Anyway, those are some of the greatest break-the-fourth-wall moments that come to mind. The beauty of a comments section is to fill in the blanks with “How didn’t we think of that?” type entries, so fire away with some of your favorite omissions.

Brent Sutter didn’t take Flames’ latest loss very well

Calgary Flames v New York Islanders

The Calgary Flames received a charity point from their 3-2 shootout loss to the Minnesota Wild, so that’s something.

Actually, charity points have become a common thing for the Flames, whose four-game losing streak included two shootout losses and an OT defeat. That result halts the Flames in 10th place with 83 points no matter what happens in the West’s other big games tonight, which didn’t leave Brent Sutter very happy.

Michael Russo paints the picture on Twitter: Flames executives looked “fiery mad” after the letdown, particularly Sutter, who was “fuming and screaming” while speaking to GM Jay Feaster. In fact, Sutter was angry enough that Craig Hartsburg conducted the press conference after Sutter was seen “kicking the heck out of a trash can” on his way out of the locker room.

Perhaps highlights of the loss might explain Sutter’s rage and maybe why he made his strange player choices for the shootout?

It’s not just the losses, though – it’s the opponents. After winning five games in a row largely against tough teams, they fell to the Edmonton Oilers in regulation, the Columbus Blue Jackets and Wild in shootouts and the Colorado Avalanche in overtime.

Come to think of it, that’s the kind of run that makes you want to unleash your rage on an innocent trash can, doesn’t it?

Adam Burish chucks a Jets player’s glove into the crowd

Calgary Flames v Dallas Stars

If you watch NHL Network often, you’ve probably seen the video of Jacques Plante coming into a game after his team’s starting goalie was unable to play because his mask was thrown into the crowd.

I couldn’t help but think back to that clip when hearing of Dallas Stars’ tough guy Adam Burish’s antics. In case you haven’t heard, Burish threw a Winnipeg Jets player’s glove into the crowd at the MTS Centre as part of a scrum during what would eventually be a 5-2 Winnipeg win. Puck Daddy’s Greg Wyshynski provides a frame-by-fame look as video isn’t available just yet:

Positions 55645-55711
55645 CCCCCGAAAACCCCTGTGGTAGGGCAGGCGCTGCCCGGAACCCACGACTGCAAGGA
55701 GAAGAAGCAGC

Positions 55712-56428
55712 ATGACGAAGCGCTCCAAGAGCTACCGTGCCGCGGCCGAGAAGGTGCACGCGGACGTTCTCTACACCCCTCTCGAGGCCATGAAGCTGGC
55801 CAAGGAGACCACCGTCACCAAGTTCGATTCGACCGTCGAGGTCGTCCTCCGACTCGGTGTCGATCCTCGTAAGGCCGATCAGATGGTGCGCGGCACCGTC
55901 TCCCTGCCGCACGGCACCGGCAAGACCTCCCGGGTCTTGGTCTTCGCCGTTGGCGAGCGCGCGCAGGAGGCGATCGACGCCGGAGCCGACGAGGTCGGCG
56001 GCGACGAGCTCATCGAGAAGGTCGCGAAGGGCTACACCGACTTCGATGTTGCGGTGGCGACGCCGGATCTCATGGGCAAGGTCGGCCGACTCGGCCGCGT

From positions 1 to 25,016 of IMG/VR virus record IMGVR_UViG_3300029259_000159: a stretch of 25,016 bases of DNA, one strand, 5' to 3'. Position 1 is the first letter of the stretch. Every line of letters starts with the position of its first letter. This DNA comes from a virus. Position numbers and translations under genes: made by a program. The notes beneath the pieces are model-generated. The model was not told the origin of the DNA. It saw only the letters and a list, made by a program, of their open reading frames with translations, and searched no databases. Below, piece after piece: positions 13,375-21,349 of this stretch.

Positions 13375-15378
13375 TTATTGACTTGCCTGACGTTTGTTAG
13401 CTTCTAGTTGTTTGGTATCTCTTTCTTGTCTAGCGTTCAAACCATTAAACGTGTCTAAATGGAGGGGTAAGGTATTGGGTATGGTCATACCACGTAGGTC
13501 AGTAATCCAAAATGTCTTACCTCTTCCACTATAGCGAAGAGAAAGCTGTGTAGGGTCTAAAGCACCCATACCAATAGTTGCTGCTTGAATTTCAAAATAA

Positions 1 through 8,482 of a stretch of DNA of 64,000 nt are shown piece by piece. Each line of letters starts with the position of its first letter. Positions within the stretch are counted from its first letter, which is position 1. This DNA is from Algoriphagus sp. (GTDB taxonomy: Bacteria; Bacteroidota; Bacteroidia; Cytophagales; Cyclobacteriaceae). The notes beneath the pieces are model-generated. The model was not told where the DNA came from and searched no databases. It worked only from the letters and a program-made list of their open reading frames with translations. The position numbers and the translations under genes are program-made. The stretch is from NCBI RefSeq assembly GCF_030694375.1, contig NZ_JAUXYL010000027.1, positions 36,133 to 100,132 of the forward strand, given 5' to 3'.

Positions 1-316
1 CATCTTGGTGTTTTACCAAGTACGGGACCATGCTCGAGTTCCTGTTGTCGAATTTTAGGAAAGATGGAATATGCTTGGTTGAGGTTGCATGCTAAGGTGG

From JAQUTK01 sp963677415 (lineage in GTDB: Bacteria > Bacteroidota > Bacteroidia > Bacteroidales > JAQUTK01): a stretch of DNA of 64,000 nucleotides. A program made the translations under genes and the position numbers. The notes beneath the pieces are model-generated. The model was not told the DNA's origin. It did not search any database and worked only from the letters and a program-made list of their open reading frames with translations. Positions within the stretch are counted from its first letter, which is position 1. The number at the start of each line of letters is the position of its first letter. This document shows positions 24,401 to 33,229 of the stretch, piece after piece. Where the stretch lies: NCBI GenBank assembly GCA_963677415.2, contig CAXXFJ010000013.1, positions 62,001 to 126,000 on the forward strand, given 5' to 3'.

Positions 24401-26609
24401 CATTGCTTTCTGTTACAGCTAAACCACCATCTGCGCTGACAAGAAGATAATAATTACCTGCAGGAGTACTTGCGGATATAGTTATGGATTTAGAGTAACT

Wyshynski indicates that it was Tanner Glass’ glove and captures the scene:

As Burish was being escorted to the penalty box by linesman Bryan Pancich, he leaned down and picked up a Jets player’s glove. Carrying it in his right hand, he hurled it over the glass with an underhand toss, a few rows deep, before reaching the sin bin.

Tanner Glass was not amused. He rushed over and shoved the linesman out of the way — before sandwiching him in an attempt to get to Burish. (Not sure what the League will think of that.) Glass missed with a haymaker on Burish before the other linesman and a referee arrived to break up the fight.

Both players were given roughing minors and misconducts. Burish was given an unsportsmanlike conduct minor and a game misconduct. If he receives anything else from the NHL, hopefully it’s just a fine. While not the epitome of class, this isn’t a suspendable offense.

What do you think? Is Burish deserving of a suspension for his equipment-related tomfoolery? Will NHL Network create video tributes for that scene? Do tell.